Fisher Price Psychology

Garry bounced to sleep.

You didn’t need a degree in psychology to see how much Garry loved his plastic duck swing that hung in the doorway. He entertained himself endlessly bouncing up and down as if the floor was a trampoline. As a new mom, this was a game changer. I finally had free time to catch up on cooking and cleaning. I knew other moms who did all that while their baby napped, one even refinished her furniture! Not me. When Garry napped, I napped.

Three years later I hung the swing again when my second son, Tommy, was old enough. I expected the same results, but that didn’t happen. The first time I put Tommy in the swing, he just sat there. This kid was normally so wiggly and energetic, I couldn’t believe he was even capable of being still for 30 seconds. After an eternity, he pressed his feet into the floor, twisted the duck sideways, and backed up to one side of the door frame. He lifted his feet slowly like they were fish caught on a pole. The swing gave in to gravity, made an arc in the air, and banged beak first into the wooden doorway. I heard a squeak and wondered if my parents left behind a dog toy from their last visit.

Tommy likes the squeak

Tommy paused for a moment, reveling in his new accomplishment. Then, he pressed his feet down and repeated his move of backing up and letting go. The second squeak hung in the air as my sleep-deprived brain realized there was no dog toy. To confirm my guess, I reached over for the rubber beak and gave it a firm squeeze. We had that toy for three years and I never knew it had a squeaker in the front. Tommy sat in it for less than a minute and figured it out. He never bounced up and down like Garry did, not once. Back up, swing sideways, and squeak. That’s what he did over and over again.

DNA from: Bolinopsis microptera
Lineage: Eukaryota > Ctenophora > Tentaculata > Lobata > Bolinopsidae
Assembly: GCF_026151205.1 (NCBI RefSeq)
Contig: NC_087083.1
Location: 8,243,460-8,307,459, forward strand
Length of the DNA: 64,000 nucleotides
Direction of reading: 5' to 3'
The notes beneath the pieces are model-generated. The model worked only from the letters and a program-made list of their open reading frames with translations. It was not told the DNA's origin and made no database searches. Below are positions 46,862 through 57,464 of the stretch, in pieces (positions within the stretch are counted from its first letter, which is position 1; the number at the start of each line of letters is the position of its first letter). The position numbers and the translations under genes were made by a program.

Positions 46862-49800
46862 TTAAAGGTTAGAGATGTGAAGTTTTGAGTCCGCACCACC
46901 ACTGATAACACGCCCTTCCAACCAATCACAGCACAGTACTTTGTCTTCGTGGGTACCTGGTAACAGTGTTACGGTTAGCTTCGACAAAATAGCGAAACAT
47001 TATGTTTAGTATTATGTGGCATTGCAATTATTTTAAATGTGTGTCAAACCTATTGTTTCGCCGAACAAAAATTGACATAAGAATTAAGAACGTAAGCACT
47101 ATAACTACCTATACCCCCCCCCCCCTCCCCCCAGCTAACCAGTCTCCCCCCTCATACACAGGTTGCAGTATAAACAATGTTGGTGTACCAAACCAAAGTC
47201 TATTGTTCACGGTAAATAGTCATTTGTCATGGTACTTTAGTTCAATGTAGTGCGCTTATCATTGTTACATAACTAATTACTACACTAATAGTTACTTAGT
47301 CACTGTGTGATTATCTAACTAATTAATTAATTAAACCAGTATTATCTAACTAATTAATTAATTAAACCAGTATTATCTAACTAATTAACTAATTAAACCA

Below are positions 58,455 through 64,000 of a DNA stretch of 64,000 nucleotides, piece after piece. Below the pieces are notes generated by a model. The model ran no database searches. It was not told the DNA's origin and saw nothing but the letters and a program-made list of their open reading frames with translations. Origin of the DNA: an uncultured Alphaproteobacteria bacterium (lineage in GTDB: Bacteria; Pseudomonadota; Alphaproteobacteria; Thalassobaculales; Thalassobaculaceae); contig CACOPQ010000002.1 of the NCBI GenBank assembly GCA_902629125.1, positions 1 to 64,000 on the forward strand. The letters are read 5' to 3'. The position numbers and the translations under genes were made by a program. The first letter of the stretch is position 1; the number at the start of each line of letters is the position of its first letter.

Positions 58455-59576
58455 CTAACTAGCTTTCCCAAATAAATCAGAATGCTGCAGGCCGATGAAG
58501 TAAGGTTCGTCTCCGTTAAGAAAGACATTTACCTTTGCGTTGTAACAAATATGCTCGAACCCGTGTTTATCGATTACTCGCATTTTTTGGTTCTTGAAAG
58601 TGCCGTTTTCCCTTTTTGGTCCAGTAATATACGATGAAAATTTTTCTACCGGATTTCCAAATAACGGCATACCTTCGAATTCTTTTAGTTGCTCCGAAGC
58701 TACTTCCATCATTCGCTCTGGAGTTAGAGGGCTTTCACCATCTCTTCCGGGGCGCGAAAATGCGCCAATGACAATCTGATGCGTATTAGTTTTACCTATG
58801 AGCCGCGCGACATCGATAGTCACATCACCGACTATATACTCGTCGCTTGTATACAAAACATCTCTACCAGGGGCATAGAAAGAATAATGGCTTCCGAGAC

Kay, my third child, got a wind-up standing swing passed down from her cousins. It was sturdy enough to survive several children before her. The swing supported the baby laying down instead of standing up. So, I could put Kay in it at three months old. The duck required an older, stronger body before use. When you turned the handle to wind up the swing, the noise startled her into flailing her arms like sparrow wings. Then you pushed to start the hypnotic arc back and forth and Kay’s eyes fluttered shut as she fought the lull of the movement. She was content and peaceful in the swing for so many months that I forgot to ever use the duck.

Three kids and the garage

Laurie missing Curly and Moe

The toy that all three kids played with was the Fisher Price Garage. It had a heavy duty plastic ramp to drive cars down and a windup elevator to get cars to the top. For Garry, that garage was a vehicle for vehicles. He used the plastic car that came with the set as the leader of all his other cars. Mostly, he put them at the top one by one and watched them race down the ramp and crash at the bottom. All machines were welcome at his garage, including bulldozers and backhoes. It was all machines, all the time. No surprise, he grew up to be a mechanical engineer.

Just like with the duck, when it was Tommy’s turn, he found a new way to play. Even though both boys became engineers, their psychology was very different. Tommy retrieved the three wooden people that were part of the set. I forgot about them because Gary never played with them. Tommy placed the people in the hole at the top of the car or near the elevator. He gave them jobs as drivers and elevator operator. No surprise either, Tommy is more social than Garry.

Kay, of course, viewed the garage in yet another way. She ignored the cars and just played with the plastic people. One had long blonde hair, another had a bowl cut of dark plastic hair, and the third was bald. She decided these people were more than just their jobs and gave them names. We must have been watching Three Stooges movies back then. I honestly don’t remember. But, how else would she have come up with the names Laurie, Moe, and Curly?

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